Again, the actual content of my essay is rather trite and unsurprising; if one reads around at PersonalityPage.com, it doesn't take the reader long to notice a number of parallels in the material and intuit how they're using the cognitive processes. Still, an explicit statement of that system might be useful for the two reasons I mentioned above, at a minimum.

  5. #5
    On a mission Usehername's Avatar
    Join Date
    May 2007
    MBTI
    INTJ
    Enneagram
    1
    Posts
    3,823

    Default

    okay. i've searched for constructive criticism/searched for specific stuff to comment on...

    i'm going to be a terrible reviewer and just say "i read it; i liked it; props."
    *You don't have a soul. You are a Soul. You have a body.
    *Faith is the art of holding on to things your reason once accepted, despite your changing moods.
    C.S. Lewis

  6. #6

    Default

    Quote Originally Posted by FineLine View Post
    (...part 2, continued from above)

    ***********

    Application of the Auxiliary to moderate an extreme Dominant

    Assuming (for purposes of illustration) that individuals from each group rely only on their Dominant function and have neglected to develop their Auxiliary function, then it's worth demonstrating how an injection of the Auxiliary serves as a balancing factor. Again, PersonalityPage.com describes how this works itself out for each personality type. I'll just add a few notes of my own.

    Group 1: Dominant Ti/Fi (ISTP, ISFP, INFP, and INTP), where the judging function (T/F) is dominant and is applied inwardly (introverted). Taken to the extreme, Group 1 can find itself forever fine-tuning its inner world and pushing away the outer world as a mere distraction.

    For Dominant Ti/Fi personality types the Auxiliary function is Se/Ne (that is, Se for ISTPs and ISFPs and Ne for INTPS and INFPs). A strong Auxiliary function will serve as a bridge to the outside world. Se and Ne are perceiving functions. They are boundaryless, and they gather new information for purposes of comparing and/or setting up associations.

    If the Auxiliary function is weak and there is no bridge to the outside world, then the relentless internal critical judging function (Ti/Fi) can pare down the internal world to the point that it is bare and stagnant. Strengthening the Auxiliary function will build a bridge to the outside, and the extraverted perceiving function (Se/Ne) will collect and transport in new impressions and stimuli to renew the internal world. Reconnecting with the external world will also provide reality checks for the internal judging function (Ti/Fi); that is, sometimes the Dominant Ti/Fi personality types get so out of touch with the outside world that their judging functions become skewed and distorted. The Dominant Ti/Fi personality types spend a lot of time honing their tools, and they need to test their tools against the real world in order to know for sure how effective they really are.

    Personalitypage.com provides detailed instructions on how to strengthen one's Auxiliary function. Personalitypage.com tends to imply a two-step process:

    1) First, apply the Auxiliary function directly to the Dominant process. In the case of Group 1 individuals, this means doing data collection to feed the introverted Dominant: Study people's hair, skin, makeup, clothes, shoes, expressions, etc. Or in the case of ISTPs: Seek out new experiences, get out one's rut, and question why things work a certain way. Since Se/Ne is boundaryless, the specific nature of the data or experience is almost unimportant. The main idea is to flush details from the outside world into the Ti/Fi to provide reality checks and repopulate a bare or stagnant inner world. It will also help make the outer world real and tangible and interesting to an individual who is accustomed to pushing away the outer world as a mere distraction.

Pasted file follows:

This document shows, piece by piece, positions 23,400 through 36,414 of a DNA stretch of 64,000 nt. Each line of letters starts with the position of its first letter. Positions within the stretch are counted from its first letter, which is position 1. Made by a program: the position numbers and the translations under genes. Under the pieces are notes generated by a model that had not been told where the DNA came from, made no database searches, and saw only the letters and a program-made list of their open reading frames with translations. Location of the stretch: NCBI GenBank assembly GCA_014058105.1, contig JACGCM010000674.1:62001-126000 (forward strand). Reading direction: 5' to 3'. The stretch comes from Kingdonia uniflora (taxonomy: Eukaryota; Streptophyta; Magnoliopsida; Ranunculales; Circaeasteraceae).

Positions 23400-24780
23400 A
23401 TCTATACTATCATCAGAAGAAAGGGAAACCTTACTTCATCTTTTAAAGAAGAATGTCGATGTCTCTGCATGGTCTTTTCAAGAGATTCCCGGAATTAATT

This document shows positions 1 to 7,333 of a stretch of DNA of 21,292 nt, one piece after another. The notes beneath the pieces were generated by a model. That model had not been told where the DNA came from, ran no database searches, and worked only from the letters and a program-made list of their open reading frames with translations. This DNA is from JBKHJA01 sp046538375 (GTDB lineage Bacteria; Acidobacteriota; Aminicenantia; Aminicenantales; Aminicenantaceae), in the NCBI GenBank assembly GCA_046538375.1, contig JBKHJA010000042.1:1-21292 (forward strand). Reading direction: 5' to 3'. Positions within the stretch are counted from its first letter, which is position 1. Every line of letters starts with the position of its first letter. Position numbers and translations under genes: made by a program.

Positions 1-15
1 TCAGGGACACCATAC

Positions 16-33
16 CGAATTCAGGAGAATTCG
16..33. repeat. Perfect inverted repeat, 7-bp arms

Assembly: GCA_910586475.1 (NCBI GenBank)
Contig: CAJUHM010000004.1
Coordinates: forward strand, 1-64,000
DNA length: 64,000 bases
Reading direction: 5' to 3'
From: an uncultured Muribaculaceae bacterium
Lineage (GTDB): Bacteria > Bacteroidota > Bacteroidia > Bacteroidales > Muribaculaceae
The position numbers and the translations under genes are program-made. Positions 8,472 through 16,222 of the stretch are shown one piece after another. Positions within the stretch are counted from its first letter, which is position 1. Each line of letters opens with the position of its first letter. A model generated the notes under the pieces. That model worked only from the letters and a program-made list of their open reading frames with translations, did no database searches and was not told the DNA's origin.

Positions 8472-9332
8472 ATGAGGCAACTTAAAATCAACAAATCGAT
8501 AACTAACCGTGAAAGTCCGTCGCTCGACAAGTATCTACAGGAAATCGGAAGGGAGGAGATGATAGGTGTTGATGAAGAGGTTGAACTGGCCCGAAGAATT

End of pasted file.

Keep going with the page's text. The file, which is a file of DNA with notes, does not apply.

2) Secondarily, the individual learns to distinguish among people and stimuli, develops some competence at reacting to them in a differentiated manner, and eventually starts to use Se/Ne directly with the real world and live in the real world (as opposed to filtering it through Ti/Fi first, as in the first step.)

    Group 2: Dominant Se/Ne (ESTP, ESFP, ENFP, and ENTP), where the perceiving function (S/N) is dominant and is applied outwardly (extraverted). Taken to the extreme, Group 2 can find itself forever wallowing indiscriminately in the outer world and never noticing or using its internal judging functions to develop personal guidelines for sorting and discriminating.

    For Dominant Se/Ne personality types the Auxiliary function is Ti/Fi (that is, Ti for ESTPs and ENTPs and Fi for ESFPs and ENFPs). A strong Auxiliary function will serve as a bridge to the internal world. Ti and Fi are judging functions. They set boundaries, organize information, and define things.

    If the Auxiliary function is weak and there is no judging function to set limits, define guidelines, and define oneself and one's goals, dominant Se/Ne can turn into mere reaction to the promptings and initiative of others. Strengthening the Auxiliary function will build a bridge to the inside, and the introverted judging function (Ti/Fi) will apply rules for discriminating stimuli and ideas in the outside world and define personal guidelines for interacting with the world.

    As with the other functions, Personalitypage.com tends to imply a two-step process: